I’ve been to Scotland lots, to go up mountains and gaze at lochs and eat tablet. But I’d never been to Edinburgh, which seemed silly. So I went.
It’s gorgeous, Edinburgh. Beautiful architecture, a castle, a socking great mountain in the middle of the city.
It is also SCARY AS A SCARY THING.
Sure, there’s all the obvious stuff: Burke & Hare, witch duckings, haunted alleyways and plaguey streets full of poo. (Check out this little lot. Brr.) But don’t bother with any of those ghost tours where a man in a funny hat will make ‘wooooo’ spooky noises at you while you quiver in Fleshmarket Close. For full-on nightmare fodder, get yourself to the Edinburgh Museum of Childhood.
Yeah. The Museum of Childhood. Galleries filled with jolly old toys from bygone days. A fun place for all the family, right?
I was fine with the dolls’ houses, and the tin cars; even the 10p automaton ‘Guillotine’, where a little wooden man’s head gets chopped off. Then I stepped into Gallery 3.
The Room of the Dolls.
I’ve always found those Nutcracker stories where toys come to life the moment your back is turned quite worrying. Perhaps it’s because I saw Barbarella at a tender age. Perhaps its because LOTS OF DOLLS ALL AT ONCE ARE FLIPPING SCARY.
I’m not sure which is creepier: the fact that when I took that photo, my camera recognised lots of them as real human faces – or the fact that for several it didn’t. Never have I so thoroughly felt like a bit-part in Act 1 of a Doctor Who episode, waiting for my screamy close-up before my strangely nibbled-upon dead body is found askew on the stairs.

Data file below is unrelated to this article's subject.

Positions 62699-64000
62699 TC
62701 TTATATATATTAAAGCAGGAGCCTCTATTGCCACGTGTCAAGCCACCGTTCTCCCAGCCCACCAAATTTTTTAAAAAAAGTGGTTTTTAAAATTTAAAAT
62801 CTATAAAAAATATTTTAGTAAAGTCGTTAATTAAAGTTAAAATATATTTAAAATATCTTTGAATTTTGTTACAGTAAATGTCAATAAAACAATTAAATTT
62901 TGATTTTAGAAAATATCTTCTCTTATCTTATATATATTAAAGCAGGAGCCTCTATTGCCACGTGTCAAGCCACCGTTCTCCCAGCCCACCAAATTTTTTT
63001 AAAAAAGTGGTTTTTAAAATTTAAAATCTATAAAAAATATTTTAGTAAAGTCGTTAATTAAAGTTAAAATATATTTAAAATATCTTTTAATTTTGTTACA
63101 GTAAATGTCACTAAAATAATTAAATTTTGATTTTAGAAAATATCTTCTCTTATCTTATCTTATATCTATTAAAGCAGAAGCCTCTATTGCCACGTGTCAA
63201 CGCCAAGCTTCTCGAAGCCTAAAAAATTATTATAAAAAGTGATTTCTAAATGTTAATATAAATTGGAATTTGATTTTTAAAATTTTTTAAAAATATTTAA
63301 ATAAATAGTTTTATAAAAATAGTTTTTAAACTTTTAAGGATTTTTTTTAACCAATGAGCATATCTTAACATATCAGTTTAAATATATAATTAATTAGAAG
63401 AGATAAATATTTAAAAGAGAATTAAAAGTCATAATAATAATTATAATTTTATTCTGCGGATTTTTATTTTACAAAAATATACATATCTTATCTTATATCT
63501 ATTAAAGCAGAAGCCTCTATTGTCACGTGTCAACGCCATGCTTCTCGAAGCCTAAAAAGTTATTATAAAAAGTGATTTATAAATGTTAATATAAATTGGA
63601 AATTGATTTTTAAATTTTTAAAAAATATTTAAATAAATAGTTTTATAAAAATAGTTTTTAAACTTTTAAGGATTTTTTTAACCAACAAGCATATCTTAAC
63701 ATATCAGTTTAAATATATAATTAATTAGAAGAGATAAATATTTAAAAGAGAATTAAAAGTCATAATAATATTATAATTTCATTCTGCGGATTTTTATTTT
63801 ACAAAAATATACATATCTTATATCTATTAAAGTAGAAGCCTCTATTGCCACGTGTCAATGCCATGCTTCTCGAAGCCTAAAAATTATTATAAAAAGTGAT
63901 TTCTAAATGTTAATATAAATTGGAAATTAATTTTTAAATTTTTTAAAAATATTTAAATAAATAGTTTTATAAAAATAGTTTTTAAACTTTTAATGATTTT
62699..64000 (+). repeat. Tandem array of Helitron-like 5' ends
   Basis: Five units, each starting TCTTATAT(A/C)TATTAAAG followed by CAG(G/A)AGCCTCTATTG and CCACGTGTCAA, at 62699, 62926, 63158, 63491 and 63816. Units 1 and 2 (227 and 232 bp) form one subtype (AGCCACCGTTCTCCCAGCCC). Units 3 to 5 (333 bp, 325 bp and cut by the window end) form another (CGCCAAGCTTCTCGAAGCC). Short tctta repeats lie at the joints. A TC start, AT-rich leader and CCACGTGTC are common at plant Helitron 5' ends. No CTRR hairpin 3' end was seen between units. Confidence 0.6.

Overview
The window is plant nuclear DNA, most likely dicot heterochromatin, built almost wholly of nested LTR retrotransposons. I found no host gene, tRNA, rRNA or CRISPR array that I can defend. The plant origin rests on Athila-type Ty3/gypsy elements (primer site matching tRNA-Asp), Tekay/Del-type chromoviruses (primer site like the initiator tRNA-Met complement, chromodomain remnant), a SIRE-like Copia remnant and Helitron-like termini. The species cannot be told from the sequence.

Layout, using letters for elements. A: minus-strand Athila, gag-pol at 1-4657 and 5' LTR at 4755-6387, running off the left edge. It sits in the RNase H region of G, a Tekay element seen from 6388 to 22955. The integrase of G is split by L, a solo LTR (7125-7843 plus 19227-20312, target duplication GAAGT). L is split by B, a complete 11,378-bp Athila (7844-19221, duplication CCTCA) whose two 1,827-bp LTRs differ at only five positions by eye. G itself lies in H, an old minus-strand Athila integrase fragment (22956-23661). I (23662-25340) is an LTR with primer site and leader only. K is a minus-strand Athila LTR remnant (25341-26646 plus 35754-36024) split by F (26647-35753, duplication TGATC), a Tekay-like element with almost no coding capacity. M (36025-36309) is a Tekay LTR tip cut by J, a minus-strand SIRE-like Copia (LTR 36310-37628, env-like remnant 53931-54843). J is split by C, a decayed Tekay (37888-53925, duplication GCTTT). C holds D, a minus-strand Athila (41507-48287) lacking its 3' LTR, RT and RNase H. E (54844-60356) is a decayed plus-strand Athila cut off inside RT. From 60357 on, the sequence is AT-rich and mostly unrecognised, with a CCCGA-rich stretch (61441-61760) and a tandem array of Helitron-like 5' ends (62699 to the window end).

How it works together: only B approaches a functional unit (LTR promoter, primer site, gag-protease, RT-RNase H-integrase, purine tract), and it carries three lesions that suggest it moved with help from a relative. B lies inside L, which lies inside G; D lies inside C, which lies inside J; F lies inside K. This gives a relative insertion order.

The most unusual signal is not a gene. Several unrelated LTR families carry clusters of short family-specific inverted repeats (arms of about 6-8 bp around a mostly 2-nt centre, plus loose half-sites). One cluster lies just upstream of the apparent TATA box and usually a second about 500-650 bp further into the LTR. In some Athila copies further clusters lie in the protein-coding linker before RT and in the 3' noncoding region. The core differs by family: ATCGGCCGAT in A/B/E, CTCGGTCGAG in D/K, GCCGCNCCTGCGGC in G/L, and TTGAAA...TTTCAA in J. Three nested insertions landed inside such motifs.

The horrifying doll army was biding its time, however, so I forged on, past the weird case full of pandas, past Raggedy Ann and the ‘Frozen Charlotte’ tiny china dolls (seriously: who names these things?!), determined to stick it out. Then I found the case full of pseudo-dolls, the ones made from an old clog or a wooden spoon.
Aw, sweet, I thought; and aw, how sad. And then:
I’m going to go out on a limb and say that the dress really is doing all the work there. And also: AAAAAAAAIIIIIIII RUN RUN NOW GET ME OUT OF HERE HEEEEELP.
By this point I was basically making this face:
so I fled and drank a very big cup of tea, and went to the Writers’ Museum which was full of calming things like a chair Robert Burns probably sat in.
The next day I went up Arthur’s Seat in the sunshine, where there were no horrifying doll armies of death at all, just a lovely view. I also got to eat burgers with the very brilliant UKYA author Cat Clarke, being all nosy about her next book (oh how I love talking to writers whose stuff I adore) – and I spent a cheery morning in a certain cafe connected to a certain other Edinburgh-based author, though you’ll have to wait till my next post on Girls Heart Books for more of that.
It’s gorgeous, Edinburgh. I had a lovely time. I’m just probably never going to sleep ever again.